A major breakthrough in cancer treatment was the development of chemotherapy in the 1940s. The first chemical noted for its anti-cancer effects were nitrogen mustards. Dr. Jane Cooke Wright played a fundamental role in this story. During her career she would break multiple race and gender barriers and become one of the most distinguished physician-scientists in modern medicine. In fact, her work revolutionized cancer research and how physicians treat cancer.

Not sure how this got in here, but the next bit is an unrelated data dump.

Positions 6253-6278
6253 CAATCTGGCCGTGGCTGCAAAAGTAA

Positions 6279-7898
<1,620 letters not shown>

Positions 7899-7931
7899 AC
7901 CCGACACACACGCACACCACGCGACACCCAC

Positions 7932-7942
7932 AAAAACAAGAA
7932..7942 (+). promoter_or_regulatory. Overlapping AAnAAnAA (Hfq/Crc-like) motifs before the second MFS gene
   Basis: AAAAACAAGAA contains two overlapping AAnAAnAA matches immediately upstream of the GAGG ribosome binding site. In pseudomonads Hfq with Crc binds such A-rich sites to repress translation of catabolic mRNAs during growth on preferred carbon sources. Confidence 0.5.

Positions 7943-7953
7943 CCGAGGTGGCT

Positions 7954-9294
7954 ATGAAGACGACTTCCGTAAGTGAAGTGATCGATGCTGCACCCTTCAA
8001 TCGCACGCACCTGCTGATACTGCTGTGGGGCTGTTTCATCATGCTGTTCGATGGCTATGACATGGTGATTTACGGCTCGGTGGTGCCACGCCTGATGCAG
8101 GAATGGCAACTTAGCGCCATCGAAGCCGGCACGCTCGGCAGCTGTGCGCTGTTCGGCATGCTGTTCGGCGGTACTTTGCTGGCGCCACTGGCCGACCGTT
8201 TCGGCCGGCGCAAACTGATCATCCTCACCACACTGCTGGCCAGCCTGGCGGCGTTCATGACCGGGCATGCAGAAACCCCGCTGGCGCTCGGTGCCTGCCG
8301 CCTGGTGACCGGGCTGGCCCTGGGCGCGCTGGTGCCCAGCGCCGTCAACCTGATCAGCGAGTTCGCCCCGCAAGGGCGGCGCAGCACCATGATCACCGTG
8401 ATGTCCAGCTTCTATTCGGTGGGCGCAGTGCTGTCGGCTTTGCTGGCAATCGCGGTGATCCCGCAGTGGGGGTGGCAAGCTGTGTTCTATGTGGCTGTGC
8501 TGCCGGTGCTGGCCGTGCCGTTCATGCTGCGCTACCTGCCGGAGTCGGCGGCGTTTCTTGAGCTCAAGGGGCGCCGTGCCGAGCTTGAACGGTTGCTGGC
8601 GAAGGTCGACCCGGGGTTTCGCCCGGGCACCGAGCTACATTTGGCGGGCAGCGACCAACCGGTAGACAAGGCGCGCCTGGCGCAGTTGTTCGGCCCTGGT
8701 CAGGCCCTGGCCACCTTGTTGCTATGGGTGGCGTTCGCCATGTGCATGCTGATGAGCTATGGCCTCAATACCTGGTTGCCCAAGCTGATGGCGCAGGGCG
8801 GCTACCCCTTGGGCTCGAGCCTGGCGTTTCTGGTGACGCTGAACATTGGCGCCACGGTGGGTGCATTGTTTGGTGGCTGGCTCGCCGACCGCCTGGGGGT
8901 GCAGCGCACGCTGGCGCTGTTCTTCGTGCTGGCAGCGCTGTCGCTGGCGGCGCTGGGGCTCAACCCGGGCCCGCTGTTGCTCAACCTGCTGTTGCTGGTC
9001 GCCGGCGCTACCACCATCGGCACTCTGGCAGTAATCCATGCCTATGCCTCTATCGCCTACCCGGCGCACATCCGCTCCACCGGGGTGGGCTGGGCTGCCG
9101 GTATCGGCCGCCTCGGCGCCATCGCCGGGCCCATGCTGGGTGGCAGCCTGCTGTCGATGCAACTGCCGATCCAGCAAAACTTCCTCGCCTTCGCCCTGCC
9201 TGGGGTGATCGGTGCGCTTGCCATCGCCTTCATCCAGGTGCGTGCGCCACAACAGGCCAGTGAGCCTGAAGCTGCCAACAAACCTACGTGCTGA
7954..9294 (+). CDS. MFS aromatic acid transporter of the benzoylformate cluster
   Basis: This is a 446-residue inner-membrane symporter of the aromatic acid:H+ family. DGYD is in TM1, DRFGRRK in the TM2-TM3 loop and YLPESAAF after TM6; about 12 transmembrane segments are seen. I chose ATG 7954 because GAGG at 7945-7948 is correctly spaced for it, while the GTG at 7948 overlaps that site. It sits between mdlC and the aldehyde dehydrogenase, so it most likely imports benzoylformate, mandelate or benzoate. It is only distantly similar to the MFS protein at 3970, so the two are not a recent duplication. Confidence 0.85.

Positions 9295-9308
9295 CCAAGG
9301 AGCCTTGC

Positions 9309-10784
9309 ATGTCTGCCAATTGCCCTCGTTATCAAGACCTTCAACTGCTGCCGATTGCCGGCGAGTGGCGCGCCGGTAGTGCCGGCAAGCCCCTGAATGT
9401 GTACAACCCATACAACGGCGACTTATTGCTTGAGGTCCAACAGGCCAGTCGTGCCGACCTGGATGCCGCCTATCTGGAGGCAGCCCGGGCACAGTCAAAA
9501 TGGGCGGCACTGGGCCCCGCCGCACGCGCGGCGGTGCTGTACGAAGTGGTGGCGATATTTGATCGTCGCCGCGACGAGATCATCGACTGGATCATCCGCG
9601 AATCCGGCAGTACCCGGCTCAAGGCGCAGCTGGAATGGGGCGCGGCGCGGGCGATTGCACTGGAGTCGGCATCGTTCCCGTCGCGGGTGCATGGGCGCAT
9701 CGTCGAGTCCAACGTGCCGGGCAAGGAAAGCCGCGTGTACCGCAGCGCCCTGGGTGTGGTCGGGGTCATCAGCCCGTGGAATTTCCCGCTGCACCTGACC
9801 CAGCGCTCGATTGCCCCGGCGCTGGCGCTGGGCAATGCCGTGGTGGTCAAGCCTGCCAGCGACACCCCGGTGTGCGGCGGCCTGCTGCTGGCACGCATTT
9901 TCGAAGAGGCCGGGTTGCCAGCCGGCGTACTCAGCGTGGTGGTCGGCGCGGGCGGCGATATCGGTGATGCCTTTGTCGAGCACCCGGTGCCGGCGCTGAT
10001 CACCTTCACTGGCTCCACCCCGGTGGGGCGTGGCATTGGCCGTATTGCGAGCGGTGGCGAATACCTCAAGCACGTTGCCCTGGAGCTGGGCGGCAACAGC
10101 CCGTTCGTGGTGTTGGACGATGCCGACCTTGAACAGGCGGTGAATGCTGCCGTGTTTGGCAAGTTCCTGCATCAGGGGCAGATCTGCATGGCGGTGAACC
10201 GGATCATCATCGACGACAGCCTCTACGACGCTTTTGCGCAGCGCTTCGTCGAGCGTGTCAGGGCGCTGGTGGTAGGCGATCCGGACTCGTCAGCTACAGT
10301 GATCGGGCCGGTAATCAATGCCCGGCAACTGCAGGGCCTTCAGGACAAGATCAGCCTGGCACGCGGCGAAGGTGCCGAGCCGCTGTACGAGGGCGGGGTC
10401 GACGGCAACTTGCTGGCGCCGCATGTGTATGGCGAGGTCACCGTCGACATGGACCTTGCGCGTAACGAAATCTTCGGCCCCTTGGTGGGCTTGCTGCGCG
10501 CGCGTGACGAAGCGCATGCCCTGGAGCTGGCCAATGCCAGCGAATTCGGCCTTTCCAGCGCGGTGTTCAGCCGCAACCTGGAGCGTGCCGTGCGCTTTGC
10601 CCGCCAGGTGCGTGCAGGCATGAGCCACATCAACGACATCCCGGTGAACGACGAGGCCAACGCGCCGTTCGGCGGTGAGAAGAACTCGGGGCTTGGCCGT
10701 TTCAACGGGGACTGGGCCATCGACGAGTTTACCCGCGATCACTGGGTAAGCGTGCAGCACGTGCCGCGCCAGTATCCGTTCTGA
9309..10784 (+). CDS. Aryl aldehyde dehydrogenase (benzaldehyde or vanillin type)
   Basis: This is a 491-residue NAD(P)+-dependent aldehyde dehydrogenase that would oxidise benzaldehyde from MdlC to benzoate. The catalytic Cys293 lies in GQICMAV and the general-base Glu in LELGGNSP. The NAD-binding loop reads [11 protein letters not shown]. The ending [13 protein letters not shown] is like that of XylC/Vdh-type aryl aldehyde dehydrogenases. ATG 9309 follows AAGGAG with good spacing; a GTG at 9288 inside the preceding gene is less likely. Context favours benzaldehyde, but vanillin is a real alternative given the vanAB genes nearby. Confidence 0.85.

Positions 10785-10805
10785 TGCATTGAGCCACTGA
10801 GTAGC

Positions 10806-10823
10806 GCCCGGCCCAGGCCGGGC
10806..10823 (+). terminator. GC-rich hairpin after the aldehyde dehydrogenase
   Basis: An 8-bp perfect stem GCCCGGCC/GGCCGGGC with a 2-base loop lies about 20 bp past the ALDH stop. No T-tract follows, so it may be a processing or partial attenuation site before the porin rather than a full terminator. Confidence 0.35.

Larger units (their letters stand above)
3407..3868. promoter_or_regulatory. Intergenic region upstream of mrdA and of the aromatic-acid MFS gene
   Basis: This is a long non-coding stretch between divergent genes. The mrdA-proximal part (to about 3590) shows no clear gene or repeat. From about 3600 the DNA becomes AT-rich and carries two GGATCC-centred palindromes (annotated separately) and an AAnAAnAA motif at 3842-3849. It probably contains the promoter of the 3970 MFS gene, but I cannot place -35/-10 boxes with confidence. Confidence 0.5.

Born in New York City in 1919, Jane Cooke Wright was the first of two daughters born to Corrine (Cooke) and Louis Tompkins Wright. Her father was one of the first African American graduates of Harvard Medical School, and he set a high standard for his daughters. Dr. Louis Wright was the first African American doctor appointed to a staff position at a municipal hospital in New York City and, in 1929, became the city’s first African American police surgeon. He also established the Cancer Research Center at Harlem Hospital.